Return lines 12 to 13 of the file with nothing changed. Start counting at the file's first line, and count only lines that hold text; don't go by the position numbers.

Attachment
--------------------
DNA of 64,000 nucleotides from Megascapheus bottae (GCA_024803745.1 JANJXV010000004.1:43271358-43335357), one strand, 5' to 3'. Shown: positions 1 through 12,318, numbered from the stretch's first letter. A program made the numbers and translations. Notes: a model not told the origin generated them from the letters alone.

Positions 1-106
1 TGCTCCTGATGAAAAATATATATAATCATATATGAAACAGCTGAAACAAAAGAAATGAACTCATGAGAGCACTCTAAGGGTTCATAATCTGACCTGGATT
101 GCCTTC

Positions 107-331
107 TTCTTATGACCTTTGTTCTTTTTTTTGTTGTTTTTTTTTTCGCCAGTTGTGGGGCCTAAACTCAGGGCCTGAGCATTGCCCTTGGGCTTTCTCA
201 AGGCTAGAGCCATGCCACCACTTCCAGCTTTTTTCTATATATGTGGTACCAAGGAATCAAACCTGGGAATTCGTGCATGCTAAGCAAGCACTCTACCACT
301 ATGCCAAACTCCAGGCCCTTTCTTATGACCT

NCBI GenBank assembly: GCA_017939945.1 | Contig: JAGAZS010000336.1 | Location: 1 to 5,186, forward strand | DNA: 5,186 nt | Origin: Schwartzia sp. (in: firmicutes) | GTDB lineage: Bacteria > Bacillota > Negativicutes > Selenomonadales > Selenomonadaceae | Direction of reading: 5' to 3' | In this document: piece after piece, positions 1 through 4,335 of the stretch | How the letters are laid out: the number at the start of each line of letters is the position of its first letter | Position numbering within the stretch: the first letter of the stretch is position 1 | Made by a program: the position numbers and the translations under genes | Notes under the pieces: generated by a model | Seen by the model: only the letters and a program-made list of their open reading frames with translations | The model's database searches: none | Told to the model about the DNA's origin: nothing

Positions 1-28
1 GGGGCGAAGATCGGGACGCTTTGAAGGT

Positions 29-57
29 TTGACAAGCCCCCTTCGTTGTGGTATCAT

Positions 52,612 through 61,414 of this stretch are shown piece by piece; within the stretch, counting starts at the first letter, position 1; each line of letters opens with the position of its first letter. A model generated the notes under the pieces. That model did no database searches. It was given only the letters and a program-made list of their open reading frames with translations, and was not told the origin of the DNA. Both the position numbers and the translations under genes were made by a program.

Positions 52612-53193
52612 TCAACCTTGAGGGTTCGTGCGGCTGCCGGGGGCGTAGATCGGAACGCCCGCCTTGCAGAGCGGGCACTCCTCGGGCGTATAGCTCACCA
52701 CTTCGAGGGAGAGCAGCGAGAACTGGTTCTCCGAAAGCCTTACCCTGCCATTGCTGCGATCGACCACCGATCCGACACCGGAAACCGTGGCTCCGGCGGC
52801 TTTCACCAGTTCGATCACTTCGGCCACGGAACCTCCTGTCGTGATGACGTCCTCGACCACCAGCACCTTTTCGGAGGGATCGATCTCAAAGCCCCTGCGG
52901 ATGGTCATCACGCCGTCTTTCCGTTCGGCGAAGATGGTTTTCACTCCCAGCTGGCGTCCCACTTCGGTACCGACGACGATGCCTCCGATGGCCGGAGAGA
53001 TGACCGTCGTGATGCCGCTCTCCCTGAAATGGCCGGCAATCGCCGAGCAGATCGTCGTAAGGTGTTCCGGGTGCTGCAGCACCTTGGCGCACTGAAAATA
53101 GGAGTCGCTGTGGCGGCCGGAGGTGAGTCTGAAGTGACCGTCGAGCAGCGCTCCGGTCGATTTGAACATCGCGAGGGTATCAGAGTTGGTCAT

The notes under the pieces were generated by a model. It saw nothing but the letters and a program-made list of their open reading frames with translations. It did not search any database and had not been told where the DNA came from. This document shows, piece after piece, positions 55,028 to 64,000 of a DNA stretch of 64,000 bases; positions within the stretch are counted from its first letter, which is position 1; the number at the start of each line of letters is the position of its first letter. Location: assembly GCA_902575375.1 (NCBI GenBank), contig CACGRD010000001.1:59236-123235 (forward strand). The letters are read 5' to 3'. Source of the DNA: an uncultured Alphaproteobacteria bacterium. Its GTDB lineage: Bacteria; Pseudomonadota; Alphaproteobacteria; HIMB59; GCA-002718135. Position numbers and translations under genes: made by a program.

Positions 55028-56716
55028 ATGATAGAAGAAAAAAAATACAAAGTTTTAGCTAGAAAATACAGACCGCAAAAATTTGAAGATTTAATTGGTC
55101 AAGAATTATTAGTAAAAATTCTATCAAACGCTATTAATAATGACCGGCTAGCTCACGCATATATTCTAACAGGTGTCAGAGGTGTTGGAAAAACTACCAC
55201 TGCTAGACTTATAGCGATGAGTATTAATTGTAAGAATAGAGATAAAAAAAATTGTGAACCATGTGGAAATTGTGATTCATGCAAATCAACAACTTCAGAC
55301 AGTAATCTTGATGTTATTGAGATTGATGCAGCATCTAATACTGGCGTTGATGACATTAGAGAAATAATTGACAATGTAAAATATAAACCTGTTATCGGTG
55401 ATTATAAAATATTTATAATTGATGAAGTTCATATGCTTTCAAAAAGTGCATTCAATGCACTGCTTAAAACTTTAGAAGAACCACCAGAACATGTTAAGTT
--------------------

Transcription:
Positions 29-57
29 TTGACAAGCCCCCTTCGTTGTGGTATCAT